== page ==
Summers in Wisconsin can get hot, and these higher temperatures can pose a threat to our dogs! Watch out for the following signs of heat stroke shared by the American Veterinary Medical Association (AVMA):
- Excessive panting
- Excessive drooling
- Abnormal gum and tongue color
Heat stroke can be prevented by always having water and shade available for your pet, and by keeping them inside if it’s too hot. Leaving your dog in the car during the warmer months, even if for just a few minutes, can drastically increase the risk of heat stroke. Even if you crack the windows or park in the shade, cars overheat VERY quickly and can be deadly.
As a last quick note, asphalt and concrete heat up quickly outside. If these surfaces are hot to touch, they are too hot for your pet’s paws! Walking your dogs in the mornings and evenings when it’s less sunny, or putting booties on your dog, can help prevent paw burns.
Blue-Green Algae is a type of bacteria that can be found in natural bodies of water, like lakes, streams, and rivers. During the summer, this cyanobacteria can bloom and produce deadly toxins. A couple of drinks of water contaminated with this bacterium can be lethal, and there is no antitoxin.
The Wisconsin Development of Health Services (DHS) describes blue-green algae as “look[ing] like spilled paint or pea soup, and can change the color of the water to green, blue, turquoise, purple, tan, or white.” Avoid letting your pet near water that matches this description. Be aware that the water can be contaminated and appear normal if the bloom is underwater.
Watch out for the following signs of poisoning, and take your dog to the nearest Veterinary Emergency Hospital immediately if you suspect exposure: vomiting, diarrhea, weakness, difficulty breathing, and/or seizures (DHS).
Bugs come alive in the summer! Your dog will inevitably be around them, so it’s important to be aware of which to look out for and how to best keep your dog safe and healthy.
Ticks can carry a variety of diseases that can be passed on to your dog by bite. In order to decrease the risk of transmission, you can talk to your veterinarian about monthly tick (and often flea) preventative. Even if you use a tick preventative, it’s still a good idea to look your pet over when she gets home to make sure there aren’t any attached ticks. Remove the ticks as soon as you find them.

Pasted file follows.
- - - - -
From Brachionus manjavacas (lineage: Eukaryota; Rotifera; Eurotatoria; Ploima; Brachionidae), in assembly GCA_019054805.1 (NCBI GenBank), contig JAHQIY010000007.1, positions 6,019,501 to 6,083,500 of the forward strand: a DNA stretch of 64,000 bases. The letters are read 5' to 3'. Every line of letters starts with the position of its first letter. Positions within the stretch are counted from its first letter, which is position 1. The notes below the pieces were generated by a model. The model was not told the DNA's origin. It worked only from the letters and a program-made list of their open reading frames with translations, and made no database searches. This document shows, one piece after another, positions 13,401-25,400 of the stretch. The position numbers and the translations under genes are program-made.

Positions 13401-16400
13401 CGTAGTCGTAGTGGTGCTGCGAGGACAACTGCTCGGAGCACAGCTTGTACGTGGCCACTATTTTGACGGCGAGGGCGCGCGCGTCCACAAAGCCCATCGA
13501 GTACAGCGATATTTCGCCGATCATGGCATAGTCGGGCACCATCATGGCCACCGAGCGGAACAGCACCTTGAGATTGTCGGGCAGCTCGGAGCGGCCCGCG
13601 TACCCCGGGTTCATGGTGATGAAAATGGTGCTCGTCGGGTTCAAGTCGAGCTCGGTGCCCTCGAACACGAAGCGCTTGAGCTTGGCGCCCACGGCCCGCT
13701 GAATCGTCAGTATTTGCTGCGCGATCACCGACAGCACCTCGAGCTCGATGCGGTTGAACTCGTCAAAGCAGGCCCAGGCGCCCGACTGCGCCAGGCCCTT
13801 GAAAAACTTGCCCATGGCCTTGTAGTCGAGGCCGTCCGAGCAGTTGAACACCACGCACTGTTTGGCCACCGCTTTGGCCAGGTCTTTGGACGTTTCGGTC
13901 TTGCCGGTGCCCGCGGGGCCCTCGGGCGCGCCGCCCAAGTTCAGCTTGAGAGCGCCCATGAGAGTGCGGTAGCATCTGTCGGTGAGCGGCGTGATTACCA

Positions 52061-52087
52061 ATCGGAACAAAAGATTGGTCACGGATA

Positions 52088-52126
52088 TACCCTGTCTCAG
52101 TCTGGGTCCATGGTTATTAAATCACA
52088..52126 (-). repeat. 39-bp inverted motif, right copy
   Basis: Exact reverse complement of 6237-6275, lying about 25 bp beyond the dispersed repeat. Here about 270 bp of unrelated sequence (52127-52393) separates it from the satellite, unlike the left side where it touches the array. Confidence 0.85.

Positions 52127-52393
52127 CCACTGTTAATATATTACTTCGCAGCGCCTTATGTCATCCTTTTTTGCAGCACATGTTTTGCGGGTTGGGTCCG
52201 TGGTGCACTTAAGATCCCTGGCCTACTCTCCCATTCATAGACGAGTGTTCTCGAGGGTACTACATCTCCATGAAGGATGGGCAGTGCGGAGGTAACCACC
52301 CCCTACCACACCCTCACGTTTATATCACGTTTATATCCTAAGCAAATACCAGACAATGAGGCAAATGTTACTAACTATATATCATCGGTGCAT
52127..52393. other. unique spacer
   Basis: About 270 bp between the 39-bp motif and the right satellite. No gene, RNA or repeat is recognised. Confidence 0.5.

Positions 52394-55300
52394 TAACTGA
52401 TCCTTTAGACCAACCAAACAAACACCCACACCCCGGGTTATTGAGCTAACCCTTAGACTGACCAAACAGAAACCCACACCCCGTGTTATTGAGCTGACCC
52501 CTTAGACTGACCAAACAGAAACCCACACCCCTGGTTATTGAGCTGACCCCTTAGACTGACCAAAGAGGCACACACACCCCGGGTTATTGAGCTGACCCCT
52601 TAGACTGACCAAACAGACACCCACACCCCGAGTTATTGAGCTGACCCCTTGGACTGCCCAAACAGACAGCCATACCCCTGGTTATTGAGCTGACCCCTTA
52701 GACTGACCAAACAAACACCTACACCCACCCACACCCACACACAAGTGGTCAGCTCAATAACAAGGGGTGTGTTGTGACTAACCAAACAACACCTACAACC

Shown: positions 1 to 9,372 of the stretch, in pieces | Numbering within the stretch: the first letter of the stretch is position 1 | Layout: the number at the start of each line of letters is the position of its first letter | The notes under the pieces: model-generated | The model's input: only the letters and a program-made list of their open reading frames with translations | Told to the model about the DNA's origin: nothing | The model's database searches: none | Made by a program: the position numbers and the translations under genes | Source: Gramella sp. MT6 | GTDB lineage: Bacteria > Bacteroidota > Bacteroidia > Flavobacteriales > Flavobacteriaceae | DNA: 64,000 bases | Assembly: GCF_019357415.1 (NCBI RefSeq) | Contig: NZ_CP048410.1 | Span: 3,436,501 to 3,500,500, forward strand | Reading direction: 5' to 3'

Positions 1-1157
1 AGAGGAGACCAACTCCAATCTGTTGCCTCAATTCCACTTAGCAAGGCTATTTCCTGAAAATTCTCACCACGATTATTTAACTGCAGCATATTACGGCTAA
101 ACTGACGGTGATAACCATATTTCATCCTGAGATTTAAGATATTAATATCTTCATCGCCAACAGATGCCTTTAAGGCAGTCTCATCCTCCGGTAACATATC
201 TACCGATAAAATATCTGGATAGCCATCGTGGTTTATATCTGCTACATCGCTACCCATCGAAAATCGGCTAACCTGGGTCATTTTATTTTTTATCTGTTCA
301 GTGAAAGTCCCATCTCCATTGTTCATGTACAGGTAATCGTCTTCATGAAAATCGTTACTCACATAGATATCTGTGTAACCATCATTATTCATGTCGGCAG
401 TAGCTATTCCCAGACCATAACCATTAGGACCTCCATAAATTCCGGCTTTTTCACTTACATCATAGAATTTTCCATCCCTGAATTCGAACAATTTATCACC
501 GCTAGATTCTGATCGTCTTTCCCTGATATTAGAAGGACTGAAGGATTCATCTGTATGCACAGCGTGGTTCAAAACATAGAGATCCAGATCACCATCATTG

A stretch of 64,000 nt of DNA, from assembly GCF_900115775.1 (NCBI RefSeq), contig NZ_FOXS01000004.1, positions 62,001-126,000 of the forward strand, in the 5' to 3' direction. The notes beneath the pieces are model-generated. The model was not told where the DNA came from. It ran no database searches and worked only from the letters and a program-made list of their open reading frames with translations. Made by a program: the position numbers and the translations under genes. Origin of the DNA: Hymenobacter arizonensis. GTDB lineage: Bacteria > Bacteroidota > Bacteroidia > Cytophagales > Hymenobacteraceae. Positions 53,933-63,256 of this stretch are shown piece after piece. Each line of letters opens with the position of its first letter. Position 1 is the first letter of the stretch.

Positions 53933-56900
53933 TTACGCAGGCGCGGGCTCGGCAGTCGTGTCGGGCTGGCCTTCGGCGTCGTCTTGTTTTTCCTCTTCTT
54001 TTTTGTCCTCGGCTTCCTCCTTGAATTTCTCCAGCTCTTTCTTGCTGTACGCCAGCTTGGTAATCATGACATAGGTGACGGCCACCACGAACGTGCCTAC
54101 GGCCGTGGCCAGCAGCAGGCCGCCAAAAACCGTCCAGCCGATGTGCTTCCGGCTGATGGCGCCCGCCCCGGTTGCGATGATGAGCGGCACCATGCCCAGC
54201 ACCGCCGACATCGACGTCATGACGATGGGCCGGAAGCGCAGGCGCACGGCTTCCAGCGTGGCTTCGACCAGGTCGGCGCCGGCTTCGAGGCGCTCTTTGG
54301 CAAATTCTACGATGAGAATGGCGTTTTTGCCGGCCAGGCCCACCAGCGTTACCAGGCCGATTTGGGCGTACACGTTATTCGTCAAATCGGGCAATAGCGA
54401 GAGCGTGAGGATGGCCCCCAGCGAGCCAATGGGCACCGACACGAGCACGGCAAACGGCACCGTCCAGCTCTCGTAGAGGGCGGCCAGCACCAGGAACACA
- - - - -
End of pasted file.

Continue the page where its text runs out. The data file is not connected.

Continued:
Mosquitoes are the carriers of Heartworm, another serious and transmissible disease. This too can be managed and prevented by speaking with your vet about annual testing and monthly preventatives. Consider keeping your dog inside during times that mosquitoes are most present and active, like evenings.
Bees don’t transmit disease, but they can sting your dog and cause a reaction. Most commonly, dogs will become intrigued by the bees flying around and choose to sniff or eat them, resulting in a sting frequently on the face or legs. If your dog is stung, see if a stinger is still attached. If so, remove it carefully and hold an ice pack over the site while you contact your veterinarian for next steps. VCA (Veterinary Centers of America) recommends that you bring your dog to the nearest emergency vet immediately if you notice any of the following signs:
- Severe swelling
- Difficulty breathing or wheezing
- Excessive drooling
- Vomiting and/or diarrhea
- Dizziness and/or disorientation
Plants and Soil Additives
Summer is the season for gardening! Unfortunately, some popular plants can be toxic to dogs (and cats) if they ingest them. Examples shared by the Pet Poison Helpline include the sago palm plant, lilies, lily of the valley, and crocuses. It’s best to research any plant that you are considering bringing to your garden or home and ensure that it is safe to have around pets. Additionally, if you see your dog ingesting a toxic plant, call your veterinarian immediately.
Plants and flowers aside, be mindful of the fertilizers and insecticides and pesticides you use in your garden. While most fertilizers are pet-friendly, ingestion of large amounts can still cause problems. Any ingestion of insecticides and pesticides can be fatal. Search for pet-safe products and consider creating a small enclosure around your garden if needed.